Augmented reality has been moving from the world of gaming and cinematography into the business arena, as innovators find ways to leverage the technology to improve communications, training, and customer support.
Agilent CrossLab worldwide service contact centers made the decision in late March to accelerate rollout of a new augmented reality technology platform, as a direct result of increased demand for remote support as customers moved to reduce on-site personnel. Soon after worldwide shutdowns began, the CrossLab Virtual Assist app began to be deployed as a way to provide enhanced remote support for our customers around the globe.
CrossLab Virtual Assist is a remote-assistance mobile app that connects two people via video. In addition to the remote view, it allows each person to draw digital annotations that appear to “stick” to an object in real time. Think of it as an interactive drawing tool, like those used in sports and weather broadcasts to highlight and diagram sports plays or weather patterns. This ability to highlight an object and provide clear instructions or direction – such as drawing a virtual arrow on a customer’s instrument to indicate which direction to move a lever or knob – provides valuable capability for remote problem solving.
Agilent’s investigation into this technology started several years ago through a CrossLab Group R&D proof-of-concept project. “Our R&D team tested several internal-use cases and we discussed the idea of using them externally in a customer-facing environment – that’s where the pilot was born,” explains Matthew Waldron, contact center director for the South Asia, Japan, and Korea region. Because significant testing had already been done by Agilent, remote and field engineers were quickly able to begin effectively using the technology.
“The benefits of seeing what our customers see in real time are dramatic,” says Matthew. “The technology allows our experienced remote support engineers to do more in-depth troubleshooting and fault diagnosis, improve remote-call resolution, and reduce instrument downtime. The more information we’re able to gather, the better chance we have of fixing the problem remotely.”
Matthew oversees a technical and experienced team of engineers whose sole function is to support customers by resolving issues remotely. Agilent first began to use CrossLab Virtual Assist as an early response to work restrictions. “We were able to include customers who are in duress and requiring assistance but we couldn’t get to on-site,” Matthew said.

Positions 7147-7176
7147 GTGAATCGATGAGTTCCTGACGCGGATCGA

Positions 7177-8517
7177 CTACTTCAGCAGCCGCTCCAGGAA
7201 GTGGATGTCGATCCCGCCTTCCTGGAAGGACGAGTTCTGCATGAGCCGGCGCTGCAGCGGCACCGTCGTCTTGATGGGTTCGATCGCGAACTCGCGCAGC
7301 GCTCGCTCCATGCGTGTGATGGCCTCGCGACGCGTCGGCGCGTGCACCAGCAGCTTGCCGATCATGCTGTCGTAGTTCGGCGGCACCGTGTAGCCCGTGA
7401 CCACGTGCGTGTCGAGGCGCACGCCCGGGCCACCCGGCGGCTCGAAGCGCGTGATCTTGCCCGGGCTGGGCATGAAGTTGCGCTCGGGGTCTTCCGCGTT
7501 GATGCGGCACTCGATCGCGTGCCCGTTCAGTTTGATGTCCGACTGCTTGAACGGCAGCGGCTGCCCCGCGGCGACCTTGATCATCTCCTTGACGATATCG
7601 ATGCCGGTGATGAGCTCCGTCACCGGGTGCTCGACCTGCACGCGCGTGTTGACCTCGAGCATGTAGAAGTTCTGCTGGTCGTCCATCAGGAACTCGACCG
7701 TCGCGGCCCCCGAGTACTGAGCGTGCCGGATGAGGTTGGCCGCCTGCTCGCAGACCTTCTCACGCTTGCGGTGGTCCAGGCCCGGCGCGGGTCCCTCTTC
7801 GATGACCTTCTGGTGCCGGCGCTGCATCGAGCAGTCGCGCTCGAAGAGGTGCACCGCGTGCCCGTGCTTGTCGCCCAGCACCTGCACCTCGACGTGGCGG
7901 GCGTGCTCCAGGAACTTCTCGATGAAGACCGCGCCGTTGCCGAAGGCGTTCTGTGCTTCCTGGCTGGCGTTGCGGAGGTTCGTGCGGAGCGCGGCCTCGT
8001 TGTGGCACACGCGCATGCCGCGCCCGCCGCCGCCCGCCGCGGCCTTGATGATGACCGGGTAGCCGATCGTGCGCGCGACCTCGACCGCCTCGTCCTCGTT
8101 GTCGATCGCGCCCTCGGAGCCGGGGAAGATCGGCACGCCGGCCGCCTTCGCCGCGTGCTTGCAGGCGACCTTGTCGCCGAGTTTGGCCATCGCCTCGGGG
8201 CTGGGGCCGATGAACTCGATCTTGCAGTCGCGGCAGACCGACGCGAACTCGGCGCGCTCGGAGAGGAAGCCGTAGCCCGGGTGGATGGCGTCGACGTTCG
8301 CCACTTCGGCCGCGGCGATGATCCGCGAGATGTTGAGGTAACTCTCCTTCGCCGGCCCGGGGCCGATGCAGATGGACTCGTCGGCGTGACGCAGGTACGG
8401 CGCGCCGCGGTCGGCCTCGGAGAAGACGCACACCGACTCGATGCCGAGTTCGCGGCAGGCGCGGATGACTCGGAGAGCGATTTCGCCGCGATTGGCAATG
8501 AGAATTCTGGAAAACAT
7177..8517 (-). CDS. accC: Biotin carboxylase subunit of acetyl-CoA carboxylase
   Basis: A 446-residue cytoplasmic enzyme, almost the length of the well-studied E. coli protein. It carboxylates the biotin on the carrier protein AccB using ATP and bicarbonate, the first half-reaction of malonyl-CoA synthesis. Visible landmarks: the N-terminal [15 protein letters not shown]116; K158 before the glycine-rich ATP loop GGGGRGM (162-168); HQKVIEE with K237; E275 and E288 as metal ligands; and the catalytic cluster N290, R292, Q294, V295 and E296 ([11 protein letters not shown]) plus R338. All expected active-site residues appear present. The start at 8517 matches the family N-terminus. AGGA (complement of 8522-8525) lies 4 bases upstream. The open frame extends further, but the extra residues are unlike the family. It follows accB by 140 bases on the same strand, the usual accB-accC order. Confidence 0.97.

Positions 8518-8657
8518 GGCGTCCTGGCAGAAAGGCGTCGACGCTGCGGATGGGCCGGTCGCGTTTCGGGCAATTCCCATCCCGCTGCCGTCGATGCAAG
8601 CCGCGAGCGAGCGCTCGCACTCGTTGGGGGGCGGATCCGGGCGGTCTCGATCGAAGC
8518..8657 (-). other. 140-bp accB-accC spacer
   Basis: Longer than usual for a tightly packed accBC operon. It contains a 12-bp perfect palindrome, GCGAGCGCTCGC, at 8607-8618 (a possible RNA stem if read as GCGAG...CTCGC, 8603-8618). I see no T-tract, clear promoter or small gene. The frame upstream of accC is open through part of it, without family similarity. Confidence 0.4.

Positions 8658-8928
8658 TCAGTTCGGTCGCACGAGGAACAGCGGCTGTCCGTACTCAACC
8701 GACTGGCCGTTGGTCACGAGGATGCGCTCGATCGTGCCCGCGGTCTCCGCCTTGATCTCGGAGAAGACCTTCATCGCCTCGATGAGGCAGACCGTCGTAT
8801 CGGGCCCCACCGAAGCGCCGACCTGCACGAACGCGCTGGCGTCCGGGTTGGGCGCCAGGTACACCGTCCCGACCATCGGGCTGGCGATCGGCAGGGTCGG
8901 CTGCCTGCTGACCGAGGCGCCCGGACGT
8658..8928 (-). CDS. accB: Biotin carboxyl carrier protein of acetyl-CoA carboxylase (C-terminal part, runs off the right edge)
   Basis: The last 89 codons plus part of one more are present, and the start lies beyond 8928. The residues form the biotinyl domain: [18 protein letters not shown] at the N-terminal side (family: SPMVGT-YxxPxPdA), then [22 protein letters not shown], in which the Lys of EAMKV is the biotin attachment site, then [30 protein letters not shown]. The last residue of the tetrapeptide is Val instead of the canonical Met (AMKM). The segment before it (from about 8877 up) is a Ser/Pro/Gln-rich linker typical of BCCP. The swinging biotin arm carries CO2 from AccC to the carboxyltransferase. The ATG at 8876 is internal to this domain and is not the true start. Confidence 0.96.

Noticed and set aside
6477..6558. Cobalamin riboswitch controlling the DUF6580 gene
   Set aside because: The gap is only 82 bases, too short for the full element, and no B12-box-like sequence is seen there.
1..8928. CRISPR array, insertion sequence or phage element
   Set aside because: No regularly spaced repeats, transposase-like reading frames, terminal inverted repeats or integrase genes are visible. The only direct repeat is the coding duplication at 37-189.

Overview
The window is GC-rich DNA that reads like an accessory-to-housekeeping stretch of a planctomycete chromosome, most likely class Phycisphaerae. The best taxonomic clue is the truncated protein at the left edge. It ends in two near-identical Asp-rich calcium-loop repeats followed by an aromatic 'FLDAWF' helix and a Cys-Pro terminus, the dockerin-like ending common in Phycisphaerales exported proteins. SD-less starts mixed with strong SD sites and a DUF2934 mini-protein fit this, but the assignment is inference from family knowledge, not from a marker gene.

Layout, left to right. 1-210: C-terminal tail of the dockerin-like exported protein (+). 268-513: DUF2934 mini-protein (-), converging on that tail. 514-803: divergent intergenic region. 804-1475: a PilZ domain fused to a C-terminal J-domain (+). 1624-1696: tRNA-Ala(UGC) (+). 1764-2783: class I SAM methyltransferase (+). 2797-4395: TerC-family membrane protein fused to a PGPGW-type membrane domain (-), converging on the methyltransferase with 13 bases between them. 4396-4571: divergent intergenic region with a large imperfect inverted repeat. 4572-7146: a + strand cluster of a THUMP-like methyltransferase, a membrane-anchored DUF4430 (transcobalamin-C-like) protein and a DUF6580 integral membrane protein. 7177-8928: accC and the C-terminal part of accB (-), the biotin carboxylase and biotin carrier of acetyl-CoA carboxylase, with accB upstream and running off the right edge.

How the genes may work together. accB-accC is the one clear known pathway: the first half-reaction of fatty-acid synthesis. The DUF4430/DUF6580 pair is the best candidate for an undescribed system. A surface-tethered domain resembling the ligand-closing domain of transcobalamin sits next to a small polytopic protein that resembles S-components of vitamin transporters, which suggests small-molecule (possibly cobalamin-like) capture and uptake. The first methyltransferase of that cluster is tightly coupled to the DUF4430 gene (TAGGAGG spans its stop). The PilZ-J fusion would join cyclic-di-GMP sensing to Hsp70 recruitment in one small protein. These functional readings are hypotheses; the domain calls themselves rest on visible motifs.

CrossLab Virtual Assist is a secure application that protects both customers and Agilent privacy with no audio, video, or image capture capabilities.
“Since it went live worldwide in April, we have had some great feedback regarding the value it provides in troubleshooting and reducing downtime. In most cases, the ability to avoid an on-site visit has been especially critical.”
The technology that powers Agilent Virtual Assist is changing the way Agilent can provide remote assistance around the world. “As an example, if you look at Australia, we have a very large geography, relatively small population, and a lot of remote sites due to our large install base in the resources and environmental-testing markets. This technology enables us to more effectively reach and serve customers who may be days away in travel time.”
More and more businesses are accelerating the adoption of innovative digital tools to help them stay productive with smaller on-site teams. CrossLab Virtual Assist helps them do that, and manage business risk, by keeping their instruments running. CrossLab Virtual Assist is a foundational digital platform that Agilent will continue to develop and enhance in the future. This technology is just one example of how Agilent will continue to put new technologies to work to improve scientific results and drive laboratory efficiency.